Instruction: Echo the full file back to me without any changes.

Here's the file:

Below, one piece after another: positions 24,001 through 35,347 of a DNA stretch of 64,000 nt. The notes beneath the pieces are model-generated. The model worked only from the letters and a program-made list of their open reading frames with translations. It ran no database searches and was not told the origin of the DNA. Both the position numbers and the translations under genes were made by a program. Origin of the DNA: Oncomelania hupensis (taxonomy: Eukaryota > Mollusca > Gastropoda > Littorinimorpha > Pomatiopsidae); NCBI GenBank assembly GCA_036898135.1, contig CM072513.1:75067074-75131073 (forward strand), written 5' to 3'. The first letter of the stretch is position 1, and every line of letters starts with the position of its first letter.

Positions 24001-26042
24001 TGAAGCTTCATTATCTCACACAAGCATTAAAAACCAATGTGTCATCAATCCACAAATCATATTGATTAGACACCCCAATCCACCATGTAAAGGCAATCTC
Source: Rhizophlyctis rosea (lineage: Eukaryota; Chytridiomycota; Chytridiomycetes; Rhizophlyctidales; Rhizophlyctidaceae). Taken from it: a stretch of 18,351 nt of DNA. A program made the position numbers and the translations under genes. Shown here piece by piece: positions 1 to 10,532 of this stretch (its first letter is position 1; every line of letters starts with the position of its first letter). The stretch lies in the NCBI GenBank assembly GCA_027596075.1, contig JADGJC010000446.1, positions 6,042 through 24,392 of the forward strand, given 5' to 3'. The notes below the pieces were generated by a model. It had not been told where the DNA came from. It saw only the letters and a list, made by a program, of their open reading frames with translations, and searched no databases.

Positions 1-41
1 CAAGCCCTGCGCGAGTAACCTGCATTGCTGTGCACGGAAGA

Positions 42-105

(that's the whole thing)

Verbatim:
Below, one piece after another: positions 24,001 through 35,347 of a DNA stretch of 64,000 nt. The notes beneath the pieces are model-generated. The model worked only from the letters and a program-made list of their open reading frames with translations. It ran no database searches and was not told the origin of the DNA. Both the position numbers and the translations under genes were made by a program. Origin of the DNA: Oncomelania hupensis (taxonomy: Eukaryota > Mollusca > Gastropoda > Littorinimorpha > Pomatiopsidae); NCBI GenBank assembly GCA_036898135.1, contig CM072513.1:75067074-75131073 (forward strand), written 5' to 3'. The first letter of the stretch is position 1, and every line of letters starts with the position of its first letter.

Positions 24001-26042
24001 TGAAGCTTCATTATCTCACACAAGCATTAAAAACCAATGTGTCATCAATCCACAAATCATATTGATTAGACACCCCAATCCACCATGTAAAGGCAATCTC
Source: Rhizophlyctis rosea (lineage: Eukaryota; Chytridiomycota; Chytridiomycetes; Rhizophlyctidales; Rhizophlyctidaceae). Taken from it: a stretch of 18,351 nt of DNA. A program made the position numbers and the translations under genes. Shown here piece by piece: positions 1 to 10,532 of this stretch (its first letter is position 1; every line of letters starts with the position of its first letter). The stretch lies in the NCBI GenBank assembly GCA_027596075.1, contig JADGJC010000446.1, positions 6,042 through 24,392 of the forward strand, given 5' to 3'. The notes below the pieces were generated by a model. It had not been told where the DNA came from. It saw only the letters and a list, made by a program, of their open reading frames with translations, and searched no databases.

Positions 1-41
1 CAAGCCCTGCGCGAGTAACCTGCATTGCTGTGCACGGAAGA

Positions 42-105